The life of Enrico Fermi: phase two

In the summer of 1926 Fermi, at this point well introduced into the Roman group of famous scientists and intellectuals, met and wooed a student of Natural Sciences, Laura Capon, his future wife and first biographer.

“Corbino’s boys worked together in a natural and spontaneous way. The teaching of physics was done without formality, low-key. Pupils and students put their forces together to solve the toughest problems under Enrico Fermi’s direction. Fermi would show up with his problems and would think out loud with the help of chalk and blackboard in front of the others. This way they learned how to use logic to confront physics problems.

As a reminder of those relaxed, unceremonious get-togethers there is still the old table in Fermi’s room around which maestro and students would sit. There’s a big hole in the middle where an angry Emilio Segrè slammed his fist one time when the others wouldn’t let him speak when he wanted to. He got annoyed easily and for this was nicknamed Basilisk.”

Among Fermi’s various teachings the new theory of quantum mechanics was at the center of the discussions because, even though difficult and non-intuitive, it was the novelty of international research.

 “Quantum theory is a dogma, not a fact that can be demonstrated by reason, the students used to say. It’s a question of faith. In questions of faith the Pope is infallible. In quantum theory, Fermi is infallible therefore Fermi is the Pope. Rasetti, who would take Fermi’s place in his absence was nominated Cardinal Vicar. Majorana with his hypercritical acumen who would bring attention to the slightest contradiction and tiniest error was called the Grand Inquisitor.”

Enrico Persico arrived in Rome from Torino for a brief visit but brought bad news: the number of adepts to quantum theory was extremely limited and the number disagreeing with it extremely large.

“The Pope was profoundly disturbed by the news and immediately nominated Persico as “Propaganda Cardinal of the Faith” with the job of preaching the Good Word to the infidels. Edoardo Amaldi was the “Abbott”, being the youngest of the group. When the young Bruno Pontecorvo joined the group at Via Panisperna in 1933, he, too, chose a nickname just right for his condition: “the Puppy.”

After his formidable success in theoretical fields like quantum statistics that carry his name, and the beta ray theory that introduced a new type of fundamental force, the weak interaction, Fermi moved his research in 1929 in the experimental realm towards nuclear physics. This new line of inquiry would be the theme of an international physics conference in Rome precisely at the Institute at Via Panisperna in October of 1931. Fermi was one of its stars.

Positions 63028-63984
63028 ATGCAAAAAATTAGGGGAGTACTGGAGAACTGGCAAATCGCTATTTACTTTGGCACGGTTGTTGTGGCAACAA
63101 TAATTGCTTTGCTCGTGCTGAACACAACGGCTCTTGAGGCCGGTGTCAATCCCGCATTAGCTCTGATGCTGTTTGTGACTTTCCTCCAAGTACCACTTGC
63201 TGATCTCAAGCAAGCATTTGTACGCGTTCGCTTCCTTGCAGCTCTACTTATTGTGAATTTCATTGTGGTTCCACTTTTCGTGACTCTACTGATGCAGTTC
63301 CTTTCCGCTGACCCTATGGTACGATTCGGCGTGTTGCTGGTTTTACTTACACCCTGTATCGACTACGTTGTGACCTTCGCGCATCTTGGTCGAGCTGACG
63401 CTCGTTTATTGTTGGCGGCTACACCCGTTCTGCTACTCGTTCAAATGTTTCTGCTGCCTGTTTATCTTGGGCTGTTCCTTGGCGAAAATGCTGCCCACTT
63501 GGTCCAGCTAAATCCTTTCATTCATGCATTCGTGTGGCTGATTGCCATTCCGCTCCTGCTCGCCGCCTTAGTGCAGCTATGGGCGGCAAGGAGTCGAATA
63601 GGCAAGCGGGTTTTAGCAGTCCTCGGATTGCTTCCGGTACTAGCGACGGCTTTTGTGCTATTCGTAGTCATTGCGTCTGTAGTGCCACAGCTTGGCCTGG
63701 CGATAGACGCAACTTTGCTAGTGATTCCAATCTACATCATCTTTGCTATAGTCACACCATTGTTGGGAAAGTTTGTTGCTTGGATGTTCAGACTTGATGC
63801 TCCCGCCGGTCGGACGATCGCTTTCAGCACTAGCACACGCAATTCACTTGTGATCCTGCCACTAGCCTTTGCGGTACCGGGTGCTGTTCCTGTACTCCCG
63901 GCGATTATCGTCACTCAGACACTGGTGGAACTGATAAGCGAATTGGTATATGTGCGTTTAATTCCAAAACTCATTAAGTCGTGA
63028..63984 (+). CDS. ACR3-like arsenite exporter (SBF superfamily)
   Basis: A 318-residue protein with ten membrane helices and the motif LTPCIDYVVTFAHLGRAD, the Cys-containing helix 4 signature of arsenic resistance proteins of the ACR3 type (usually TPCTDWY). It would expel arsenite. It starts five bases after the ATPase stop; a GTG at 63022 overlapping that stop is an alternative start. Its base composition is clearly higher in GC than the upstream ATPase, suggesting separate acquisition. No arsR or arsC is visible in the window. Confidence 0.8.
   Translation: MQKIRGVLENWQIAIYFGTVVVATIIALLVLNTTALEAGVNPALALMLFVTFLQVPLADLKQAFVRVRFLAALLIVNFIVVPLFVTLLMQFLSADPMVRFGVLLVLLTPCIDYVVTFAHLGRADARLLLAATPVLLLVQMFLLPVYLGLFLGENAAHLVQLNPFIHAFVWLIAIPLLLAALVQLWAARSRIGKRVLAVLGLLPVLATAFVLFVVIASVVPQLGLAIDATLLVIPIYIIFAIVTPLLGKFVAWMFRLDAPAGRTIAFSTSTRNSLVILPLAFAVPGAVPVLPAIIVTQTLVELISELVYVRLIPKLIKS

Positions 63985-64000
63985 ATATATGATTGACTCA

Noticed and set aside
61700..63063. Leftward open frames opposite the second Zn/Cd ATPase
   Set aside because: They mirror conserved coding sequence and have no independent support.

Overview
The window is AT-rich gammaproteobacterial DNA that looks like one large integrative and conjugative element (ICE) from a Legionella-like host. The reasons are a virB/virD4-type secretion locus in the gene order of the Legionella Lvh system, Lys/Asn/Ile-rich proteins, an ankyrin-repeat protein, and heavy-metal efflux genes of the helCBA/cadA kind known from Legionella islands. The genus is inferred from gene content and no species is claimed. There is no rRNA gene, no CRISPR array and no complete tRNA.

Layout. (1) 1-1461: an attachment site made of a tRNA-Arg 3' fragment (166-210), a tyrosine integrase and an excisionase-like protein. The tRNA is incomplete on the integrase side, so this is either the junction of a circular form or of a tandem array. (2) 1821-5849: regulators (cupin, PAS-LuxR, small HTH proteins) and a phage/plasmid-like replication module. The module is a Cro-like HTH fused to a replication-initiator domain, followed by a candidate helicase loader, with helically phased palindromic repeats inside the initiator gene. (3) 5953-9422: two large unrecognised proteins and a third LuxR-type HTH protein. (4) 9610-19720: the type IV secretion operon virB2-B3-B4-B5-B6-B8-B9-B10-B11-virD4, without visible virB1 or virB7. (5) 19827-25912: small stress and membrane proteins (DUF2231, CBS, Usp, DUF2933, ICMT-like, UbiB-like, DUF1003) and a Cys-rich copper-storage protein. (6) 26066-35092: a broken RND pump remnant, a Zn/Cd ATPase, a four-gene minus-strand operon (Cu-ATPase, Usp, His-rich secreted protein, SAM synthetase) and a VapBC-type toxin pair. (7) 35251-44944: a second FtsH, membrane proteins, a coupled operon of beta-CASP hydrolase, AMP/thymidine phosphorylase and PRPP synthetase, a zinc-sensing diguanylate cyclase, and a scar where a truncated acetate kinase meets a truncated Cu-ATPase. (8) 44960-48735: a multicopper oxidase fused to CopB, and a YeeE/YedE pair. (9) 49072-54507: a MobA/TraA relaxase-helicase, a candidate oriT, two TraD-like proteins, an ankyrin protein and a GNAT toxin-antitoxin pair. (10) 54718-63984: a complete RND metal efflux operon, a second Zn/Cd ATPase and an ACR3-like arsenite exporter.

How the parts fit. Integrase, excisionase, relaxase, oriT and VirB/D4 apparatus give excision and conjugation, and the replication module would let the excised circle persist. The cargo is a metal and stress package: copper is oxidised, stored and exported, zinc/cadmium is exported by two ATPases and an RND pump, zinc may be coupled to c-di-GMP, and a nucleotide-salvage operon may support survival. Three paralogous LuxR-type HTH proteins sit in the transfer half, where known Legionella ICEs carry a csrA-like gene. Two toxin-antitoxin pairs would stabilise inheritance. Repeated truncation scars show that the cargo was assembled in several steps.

In 1934 the possibility of producing artificial radioactive elements by bombarding different elements with charged particles became a reality thanks to Irene Curie and Frédéric Juliot. Fermi and his boys threw themselves into this new pursuit using some newly discovered particles—neutrons—that had the advantage of not being affected by the electrostatic repulsion of the nucleus.

“Enrico begins to search for a neutron source and finds it thanks to the intervention of “Divine Providence” in the person of Professor Giulio Cesare Trabacchi that had been saving a gram of Radium in the underground bowels of the Physics Institute.”

Wanting to bombard the elements in order of the periodic table in a systematic way, Fermi brought in two new young graduates, the chemist Oscar D’Agostino and physicist Bruno Pontecorvo. The results, culminating in the comprehension of the fundmental role of slow neutrons in nuclear reactions, was sensational. In practical and technological terms they opened the way to applications of nuclear energy in only a few years: after only 40 years the consequences of Einstein’s theory became reality and Enrico Fermi became the father of the atomic age. These scientific results would win him the Nobel prize in 1938.

Fermions and Bosons

Fermi Dirac statistics

At the beginning of the Twenties of the last century it became evident that atoms and molecules with an even number of electrons are chemically more stable than those with odd numbers of electrons. It was thought that groups of electrons occupied a series of “electronic shells“ around the nucleus. Niels Bohr updated his atomic model assuming that the orbits of a certain number of electrons corresponded to stable shells. The orbits of an atom are characterized by a series of values of physical size that correspond to specific numerical values for energy, rotational speed and distance from the center. These numbers are called quantums. How are these numbers determined? And why do some of them correspond to stable shells?